Pete Frates, Who Promoted the Ice Bucket Challenge, Dies at 34

Pete Frates, a former college baseball player whose participation in the social media phenomenon known as the Ice Bucket Challenge helped raise more than $100 million toward fighting amyotrophic lateral sclerosis, commonly known as A.L.S. or Lou Gehrig’s disease, died on Monday at his home in Beverly, Mass. He was 34.

His death was announced in a statement by Boston College, his alma mater. Quoting his family, it said he died “after a heroic battle with A.L.S.”

Mr. Frates learned he had the disease in 2012. A.L.S. attacks the body’s nerve cells and leads to full paralysis. Patients are typically expected to live for two to five years from the time of diagnosis.

Mr. Frates did not create the Ice Bucket Challenge, in which participants dumped buckets of ice water over their heads while pledging to donate money to fight A.L.S. But a Facebook video in July 2014 showing him doing his version of the challenge — in which he bobbed his head to Vanilla Ice’s song “Ice Ice Baby” — prompted a surge in participation that summer, to where it became a viral sensation.

LeBron James, Bill Gates, Oprah Winfrey and other celebrities stepped forward to be drenched, and millions of others followed suit. Mr. Frates became one of the most visible supporters of the effort, and in August 2014 he completed the challenge again (this time with ice water) at Fenway Park, along with members of the Boston Red Sox organization. The videos were inescapable for anyone on Facebook, and the A.L.S. Association, a Washington-based nonprofit that works to fight the disease, received more than $115 million.

In 2015 the organization released an infographic showing how those funds were being spent. About $77 million, or 67 percent, of the money was used for research that ultimately identified the NEK1 gene, which contributes to the disease. The finding gave scientists guidance in developing treatment drugs.

Peter Frates was born on Dec. 28, 1984, in Beverly, a small city about 25 miles north of Boston, to Nancy and John Frates. A gifted athlete and student, he played football, hockey and baseball at St. John’s Preparatory School in nearby Danvers, Mass. He then attended Boston College, where he played baseball. He was chosen team captain in his senior year.

Mr. Frates met Julie Kowalik, a Boston College senior, in the summer of 2011, and the two married in June 2013, more than a year after Mr. Frates learned he had A.L.S. Their daughter, Lucy Fitzgerald Frates, was born in August 2014. In a 2012 profile of the couple on the website, Julie Frates was quoted as joking that they had already learned how to love each other in sickness. “We’ve got that one nailed,” she said.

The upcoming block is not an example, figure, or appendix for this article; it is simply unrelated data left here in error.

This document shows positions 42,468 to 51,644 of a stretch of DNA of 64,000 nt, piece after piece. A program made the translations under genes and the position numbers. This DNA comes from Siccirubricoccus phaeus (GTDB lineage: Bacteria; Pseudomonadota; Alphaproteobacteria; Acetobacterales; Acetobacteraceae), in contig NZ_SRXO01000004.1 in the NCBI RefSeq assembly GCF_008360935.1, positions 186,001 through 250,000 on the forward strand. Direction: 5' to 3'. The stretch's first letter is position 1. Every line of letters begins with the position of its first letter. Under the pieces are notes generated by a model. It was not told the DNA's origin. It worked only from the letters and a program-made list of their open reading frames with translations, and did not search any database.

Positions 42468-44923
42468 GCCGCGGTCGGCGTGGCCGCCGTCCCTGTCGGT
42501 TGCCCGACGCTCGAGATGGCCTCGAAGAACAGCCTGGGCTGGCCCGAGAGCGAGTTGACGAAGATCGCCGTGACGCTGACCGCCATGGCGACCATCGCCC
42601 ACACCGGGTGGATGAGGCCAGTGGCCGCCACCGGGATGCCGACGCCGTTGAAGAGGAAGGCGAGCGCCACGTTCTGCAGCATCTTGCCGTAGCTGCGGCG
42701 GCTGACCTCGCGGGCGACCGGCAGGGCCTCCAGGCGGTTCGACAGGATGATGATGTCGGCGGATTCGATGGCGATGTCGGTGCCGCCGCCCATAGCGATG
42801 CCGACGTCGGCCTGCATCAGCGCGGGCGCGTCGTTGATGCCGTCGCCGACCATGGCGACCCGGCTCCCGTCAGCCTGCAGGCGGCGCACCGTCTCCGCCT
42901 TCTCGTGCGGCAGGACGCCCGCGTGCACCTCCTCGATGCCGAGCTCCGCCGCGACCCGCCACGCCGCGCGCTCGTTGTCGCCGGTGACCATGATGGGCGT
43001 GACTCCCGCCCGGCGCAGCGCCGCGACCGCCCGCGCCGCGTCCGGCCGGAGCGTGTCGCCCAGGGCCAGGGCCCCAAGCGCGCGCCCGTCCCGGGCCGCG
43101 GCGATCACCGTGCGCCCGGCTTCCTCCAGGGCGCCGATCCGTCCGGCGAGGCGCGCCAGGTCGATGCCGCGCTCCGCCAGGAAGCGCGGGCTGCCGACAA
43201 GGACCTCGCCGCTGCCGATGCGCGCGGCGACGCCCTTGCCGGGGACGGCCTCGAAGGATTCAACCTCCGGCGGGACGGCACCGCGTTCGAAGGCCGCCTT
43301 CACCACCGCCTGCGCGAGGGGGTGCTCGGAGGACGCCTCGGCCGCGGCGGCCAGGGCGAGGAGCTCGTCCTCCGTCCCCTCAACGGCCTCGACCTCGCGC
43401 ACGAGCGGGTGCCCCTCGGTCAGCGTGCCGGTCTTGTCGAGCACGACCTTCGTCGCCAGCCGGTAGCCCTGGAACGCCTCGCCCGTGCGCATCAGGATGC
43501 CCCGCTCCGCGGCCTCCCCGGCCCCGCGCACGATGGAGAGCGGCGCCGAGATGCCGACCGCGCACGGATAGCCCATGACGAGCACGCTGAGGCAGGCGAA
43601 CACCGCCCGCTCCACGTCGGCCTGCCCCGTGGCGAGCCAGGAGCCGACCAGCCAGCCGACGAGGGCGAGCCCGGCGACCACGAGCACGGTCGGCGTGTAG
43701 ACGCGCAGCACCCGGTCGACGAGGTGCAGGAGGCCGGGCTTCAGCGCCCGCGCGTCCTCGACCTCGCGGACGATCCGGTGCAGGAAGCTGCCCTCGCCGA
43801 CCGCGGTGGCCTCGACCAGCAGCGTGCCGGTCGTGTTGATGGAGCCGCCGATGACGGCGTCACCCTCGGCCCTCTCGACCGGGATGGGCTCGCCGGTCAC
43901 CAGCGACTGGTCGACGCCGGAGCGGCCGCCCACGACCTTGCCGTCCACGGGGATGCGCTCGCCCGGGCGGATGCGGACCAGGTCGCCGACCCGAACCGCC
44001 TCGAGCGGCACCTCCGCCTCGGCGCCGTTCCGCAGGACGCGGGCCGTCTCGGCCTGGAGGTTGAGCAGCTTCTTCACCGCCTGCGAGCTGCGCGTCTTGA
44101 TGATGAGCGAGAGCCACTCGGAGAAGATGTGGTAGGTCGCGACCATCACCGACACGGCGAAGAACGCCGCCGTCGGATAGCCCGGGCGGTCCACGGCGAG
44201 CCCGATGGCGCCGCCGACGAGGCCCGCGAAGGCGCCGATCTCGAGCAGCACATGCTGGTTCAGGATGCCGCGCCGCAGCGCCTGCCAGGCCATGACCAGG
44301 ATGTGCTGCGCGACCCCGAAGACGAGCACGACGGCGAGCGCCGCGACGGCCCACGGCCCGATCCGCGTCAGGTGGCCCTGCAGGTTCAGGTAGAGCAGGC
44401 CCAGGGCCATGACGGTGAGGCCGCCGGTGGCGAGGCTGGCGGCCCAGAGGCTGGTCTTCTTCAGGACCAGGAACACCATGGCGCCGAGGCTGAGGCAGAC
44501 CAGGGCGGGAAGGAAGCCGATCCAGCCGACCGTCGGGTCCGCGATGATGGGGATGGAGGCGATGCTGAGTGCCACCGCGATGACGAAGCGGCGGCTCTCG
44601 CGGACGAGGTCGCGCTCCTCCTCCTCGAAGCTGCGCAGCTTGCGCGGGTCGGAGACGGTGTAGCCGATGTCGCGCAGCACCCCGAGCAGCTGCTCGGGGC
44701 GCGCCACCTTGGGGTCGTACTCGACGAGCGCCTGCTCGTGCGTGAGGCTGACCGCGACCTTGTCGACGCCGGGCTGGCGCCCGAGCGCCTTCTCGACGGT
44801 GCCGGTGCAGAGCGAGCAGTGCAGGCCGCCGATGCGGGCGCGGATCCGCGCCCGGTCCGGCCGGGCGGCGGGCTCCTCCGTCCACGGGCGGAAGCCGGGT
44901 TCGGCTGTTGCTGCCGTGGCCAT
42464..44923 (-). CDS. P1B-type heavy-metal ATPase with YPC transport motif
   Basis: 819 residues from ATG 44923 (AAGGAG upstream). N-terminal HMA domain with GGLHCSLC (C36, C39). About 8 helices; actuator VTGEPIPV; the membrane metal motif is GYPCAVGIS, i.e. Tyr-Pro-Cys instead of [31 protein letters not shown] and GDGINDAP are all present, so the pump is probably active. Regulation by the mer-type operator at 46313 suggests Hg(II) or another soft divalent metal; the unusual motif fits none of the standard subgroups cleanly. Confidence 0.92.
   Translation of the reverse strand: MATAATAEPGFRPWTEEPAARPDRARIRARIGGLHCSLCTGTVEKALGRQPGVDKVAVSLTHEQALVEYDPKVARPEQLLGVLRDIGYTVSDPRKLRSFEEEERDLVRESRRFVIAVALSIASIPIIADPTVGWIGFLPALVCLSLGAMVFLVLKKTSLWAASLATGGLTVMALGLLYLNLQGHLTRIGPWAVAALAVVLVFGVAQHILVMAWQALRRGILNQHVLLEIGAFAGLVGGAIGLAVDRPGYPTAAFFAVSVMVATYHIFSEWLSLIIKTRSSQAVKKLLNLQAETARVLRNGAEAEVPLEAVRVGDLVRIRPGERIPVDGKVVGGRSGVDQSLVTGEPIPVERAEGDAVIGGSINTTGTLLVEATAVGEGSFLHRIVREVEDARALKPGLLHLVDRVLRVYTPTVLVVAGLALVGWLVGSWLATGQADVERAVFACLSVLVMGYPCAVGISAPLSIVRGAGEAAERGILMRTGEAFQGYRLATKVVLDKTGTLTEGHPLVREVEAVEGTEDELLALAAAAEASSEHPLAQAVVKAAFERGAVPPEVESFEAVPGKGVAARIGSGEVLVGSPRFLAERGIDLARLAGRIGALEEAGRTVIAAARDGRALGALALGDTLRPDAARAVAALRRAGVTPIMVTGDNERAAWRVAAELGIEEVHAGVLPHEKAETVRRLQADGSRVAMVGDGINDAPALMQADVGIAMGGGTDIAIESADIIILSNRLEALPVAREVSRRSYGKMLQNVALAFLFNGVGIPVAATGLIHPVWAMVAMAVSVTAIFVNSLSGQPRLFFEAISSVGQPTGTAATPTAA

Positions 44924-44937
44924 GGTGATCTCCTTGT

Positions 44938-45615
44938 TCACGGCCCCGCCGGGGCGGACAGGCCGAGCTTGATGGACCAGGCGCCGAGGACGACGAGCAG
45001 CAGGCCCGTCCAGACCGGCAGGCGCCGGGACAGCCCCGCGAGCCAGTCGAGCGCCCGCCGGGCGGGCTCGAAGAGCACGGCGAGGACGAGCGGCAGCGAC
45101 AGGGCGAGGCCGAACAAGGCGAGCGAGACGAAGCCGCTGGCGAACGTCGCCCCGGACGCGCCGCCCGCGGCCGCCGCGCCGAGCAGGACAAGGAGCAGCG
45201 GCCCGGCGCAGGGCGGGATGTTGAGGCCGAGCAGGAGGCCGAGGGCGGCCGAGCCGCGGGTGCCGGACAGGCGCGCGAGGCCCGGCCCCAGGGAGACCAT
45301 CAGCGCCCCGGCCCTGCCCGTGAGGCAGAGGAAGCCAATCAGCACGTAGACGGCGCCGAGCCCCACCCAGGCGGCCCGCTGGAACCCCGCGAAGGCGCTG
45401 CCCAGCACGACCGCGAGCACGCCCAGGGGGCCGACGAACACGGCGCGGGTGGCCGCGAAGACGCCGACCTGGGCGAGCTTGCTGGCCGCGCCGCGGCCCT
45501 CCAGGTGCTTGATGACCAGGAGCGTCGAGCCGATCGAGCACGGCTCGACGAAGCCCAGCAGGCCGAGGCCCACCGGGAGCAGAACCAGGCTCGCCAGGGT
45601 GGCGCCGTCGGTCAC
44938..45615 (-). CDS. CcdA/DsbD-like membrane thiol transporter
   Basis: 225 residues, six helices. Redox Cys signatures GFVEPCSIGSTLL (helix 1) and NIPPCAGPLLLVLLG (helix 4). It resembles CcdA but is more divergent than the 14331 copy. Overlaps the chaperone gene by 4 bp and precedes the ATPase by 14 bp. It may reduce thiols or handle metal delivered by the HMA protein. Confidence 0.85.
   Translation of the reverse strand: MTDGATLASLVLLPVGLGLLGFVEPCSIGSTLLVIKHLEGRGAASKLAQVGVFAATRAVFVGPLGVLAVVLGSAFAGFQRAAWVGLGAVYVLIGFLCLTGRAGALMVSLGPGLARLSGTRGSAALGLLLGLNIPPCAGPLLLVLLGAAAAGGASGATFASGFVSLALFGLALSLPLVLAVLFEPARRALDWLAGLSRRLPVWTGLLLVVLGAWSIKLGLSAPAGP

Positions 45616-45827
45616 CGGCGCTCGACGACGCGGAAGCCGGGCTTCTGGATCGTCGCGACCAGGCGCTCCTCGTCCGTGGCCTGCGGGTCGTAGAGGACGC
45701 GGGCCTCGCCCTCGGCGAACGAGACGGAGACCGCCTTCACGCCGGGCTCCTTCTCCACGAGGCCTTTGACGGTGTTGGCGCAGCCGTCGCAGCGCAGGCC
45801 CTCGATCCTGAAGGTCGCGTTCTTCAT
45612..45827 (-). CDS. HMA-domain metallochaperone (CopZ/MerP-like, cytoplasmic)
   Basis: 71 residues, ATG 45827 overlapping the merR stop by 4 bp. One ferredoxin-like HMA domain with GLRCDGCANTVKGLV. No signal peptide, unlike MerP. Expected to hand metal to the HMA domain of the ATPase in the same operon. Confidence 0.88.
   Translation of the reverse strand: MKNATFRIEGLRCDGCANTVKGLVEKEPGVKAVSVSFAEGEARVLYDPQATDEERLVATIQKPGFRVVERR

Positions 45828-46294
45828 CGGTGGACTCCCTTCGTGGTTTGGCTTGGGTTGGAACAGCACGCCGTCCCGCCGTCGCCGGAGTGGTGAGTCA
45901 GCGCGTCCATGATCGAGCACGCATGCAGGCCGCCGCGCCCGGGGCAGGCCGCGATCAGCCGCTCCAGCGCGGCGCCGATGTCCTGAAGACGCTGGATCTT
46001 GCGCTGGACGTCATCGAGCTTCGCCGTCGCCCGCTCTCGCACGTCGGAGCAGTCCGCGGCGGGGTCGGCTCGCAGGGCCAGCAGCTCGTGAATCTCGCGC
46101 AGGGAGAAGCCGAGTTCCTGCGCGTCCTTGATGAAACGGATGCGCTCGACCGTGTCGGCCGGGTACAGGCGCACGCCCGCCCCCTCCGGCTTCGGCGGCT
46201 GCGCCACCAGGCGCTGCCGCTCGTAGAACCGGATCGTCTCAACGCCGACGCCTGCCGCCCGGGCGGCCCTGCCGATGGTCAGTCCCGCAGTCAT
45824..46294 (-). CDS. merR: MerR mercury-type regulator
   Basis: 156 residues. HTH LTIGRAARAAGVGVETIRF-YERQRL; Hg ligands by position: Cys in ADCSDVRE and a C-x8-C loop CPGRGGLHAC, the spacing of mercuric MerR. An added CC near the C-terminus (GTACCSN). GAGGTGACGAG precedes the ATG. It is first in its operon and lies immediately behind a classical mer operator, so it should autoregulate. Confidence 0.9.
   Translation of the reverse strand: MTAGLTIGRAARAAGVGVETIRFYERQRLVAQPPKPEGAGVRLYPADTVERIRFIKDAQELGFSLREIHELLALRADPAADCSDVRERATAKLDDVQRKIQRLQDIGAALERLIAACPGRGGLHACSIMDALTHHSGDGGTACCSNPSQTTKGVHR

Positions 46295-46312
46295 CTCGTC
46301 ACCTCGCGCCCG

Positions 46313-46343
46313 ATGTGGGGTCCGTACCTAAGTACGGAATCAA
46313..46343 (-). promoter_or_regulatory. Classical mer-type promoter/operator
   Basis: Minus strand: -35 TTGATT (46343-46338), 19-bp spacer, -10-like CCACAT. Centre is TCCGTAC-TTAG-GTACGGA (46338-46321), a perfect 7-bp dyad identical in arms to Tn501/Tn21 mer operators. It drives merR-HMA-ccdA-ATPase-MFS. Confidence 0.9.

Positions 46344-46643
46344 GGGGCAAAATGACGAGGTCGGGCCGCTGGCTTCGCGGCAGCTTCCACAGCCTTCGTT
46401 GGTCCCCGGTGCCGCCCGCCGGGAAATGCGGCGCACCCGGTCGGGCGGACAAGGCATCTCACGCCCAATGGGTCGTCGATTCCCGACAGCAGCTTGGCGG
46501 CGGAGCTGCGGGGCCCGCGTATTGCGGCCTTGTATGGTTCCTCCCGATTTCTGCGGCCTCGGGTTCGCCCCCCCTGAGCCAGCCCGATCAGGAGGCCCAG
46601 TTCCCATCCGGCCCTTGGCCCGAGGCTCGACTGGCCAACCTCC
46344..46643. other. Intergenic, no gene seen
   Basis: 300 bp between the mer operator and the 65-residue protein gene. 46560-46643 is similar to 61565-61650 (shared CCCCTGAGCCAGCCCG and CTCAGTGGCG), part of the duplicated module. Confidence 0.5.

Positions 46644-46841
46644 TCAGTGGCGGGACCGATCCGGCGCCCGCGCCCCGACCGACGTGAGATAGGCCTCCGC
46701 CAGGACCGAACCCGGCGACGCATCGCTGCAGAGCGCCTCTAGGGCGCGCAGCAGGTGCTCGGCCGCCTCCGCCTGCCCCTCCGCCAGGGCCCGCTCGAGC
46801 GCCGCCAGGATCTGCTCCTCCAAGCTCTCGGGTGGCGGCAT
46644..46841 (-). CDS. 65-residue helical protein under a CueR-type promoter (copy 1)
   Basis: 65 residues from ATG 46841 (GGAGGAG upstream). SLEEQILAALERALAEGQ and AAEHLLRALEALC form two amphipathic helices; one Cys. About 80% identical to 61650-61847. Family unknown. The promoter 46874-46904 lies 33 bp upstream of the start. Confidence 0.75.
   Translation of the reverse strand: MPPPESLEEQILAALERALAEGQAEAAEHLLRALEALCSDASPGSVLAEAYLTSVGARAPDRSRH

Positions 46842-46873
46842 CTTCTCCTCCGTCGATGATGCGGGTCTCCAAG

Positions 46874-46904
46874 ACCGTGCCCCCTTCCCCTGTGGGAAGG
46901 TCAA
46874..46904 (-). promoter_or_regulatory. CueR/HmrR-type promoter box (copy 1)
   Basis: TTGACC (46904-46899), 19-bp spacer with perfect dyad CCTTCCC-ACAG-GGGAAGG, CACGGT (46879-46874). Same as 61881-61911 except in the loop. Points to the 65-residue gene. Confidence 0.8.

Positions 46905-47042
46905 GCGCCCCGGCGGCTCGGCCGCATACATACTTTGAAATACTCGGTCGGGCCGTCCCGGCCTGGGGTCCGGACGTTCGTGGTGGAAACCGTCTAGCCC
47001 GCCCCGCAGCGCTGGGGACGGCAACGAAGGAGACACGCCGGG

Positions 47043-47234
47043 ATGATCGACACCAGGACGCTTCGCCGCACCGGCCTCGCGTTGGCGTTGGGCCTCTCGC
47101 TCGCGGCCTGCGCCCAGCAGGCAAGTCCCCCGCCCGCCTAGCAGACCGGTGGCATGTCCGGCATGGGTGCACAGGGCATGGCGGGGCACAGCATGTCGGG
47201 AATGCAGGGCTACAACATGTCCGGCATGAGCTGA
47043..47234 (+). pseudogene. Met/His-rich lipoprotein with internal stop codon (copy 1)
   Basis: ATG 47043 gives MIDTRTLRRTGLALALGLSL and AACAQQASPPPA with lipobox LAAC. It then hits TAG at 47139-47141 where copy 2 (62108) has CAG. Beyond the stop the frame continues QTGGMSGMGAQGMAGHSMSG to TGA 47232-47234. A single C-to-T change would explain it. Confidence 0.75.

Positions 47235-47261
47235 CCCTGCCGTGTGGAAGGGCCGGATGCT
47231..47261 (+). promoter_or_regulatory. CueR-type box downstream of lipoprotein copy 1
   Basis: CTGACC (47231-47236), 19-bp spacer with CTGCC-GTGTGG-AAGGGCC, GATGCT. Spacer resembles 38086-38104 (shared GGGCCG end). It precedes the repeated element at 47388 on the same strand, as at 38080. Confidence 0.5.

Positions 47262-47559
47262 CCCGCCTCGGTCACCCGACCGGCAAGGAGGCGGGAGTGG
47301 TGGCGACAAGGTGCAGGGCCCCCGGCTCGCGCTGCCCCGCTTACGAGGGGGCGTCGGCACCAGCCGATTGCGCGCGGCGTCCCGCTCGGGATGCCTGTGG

Mr. Frates learned about the Ice Bucket Challenge in July 2014 from a friend, Pat Quinn, who also had A.L.S. He posted a video of himself doing the challenge on Facebook that month. Tagging his friends as well as professional athletes and “The Howard Stern Show,” Mr. Frates explained in clear terms what the challenge consisted of: “You have 24 hours to dump a bucket of ice over your heads!!”

Soon, millions of people were being alerted that they, too, had to meet that deadline.

After the Ice Bucket Challenge had run its course, Mr. Frates and his family continued to raise awareness of A.L.S. In 2017, the family revealed the cost of their medical bills — about $70,000 to $95,000 a month — to underscore the difficulties of caring for A.L.S. patients.

Mr. Frates retained his playful sense of humor even as he lost the ability to speak or use his limbs. Hours after false rumors of his death made their way onto social media in 2017, he released a video on Twitter. The clip featured him moving his eyes and eyebrows to the tune of the Pearl Jam song “Alive,” which includes the lyrics “I, oh, I’m still alive.”

He is survived by his parents, his wife and his daughter as well as a brother, Andrew, and a sister, Jennifer Mayo.

“Remarkably, Pete never complained about his illness,” his family said in their statement. “Instead, he saw it as an opportunity to give hope to other patients and their families. In his lifetime, he was determined to change the trajectory of a disease that had no treatment or cure.”

Christine Hauser contributed reporting.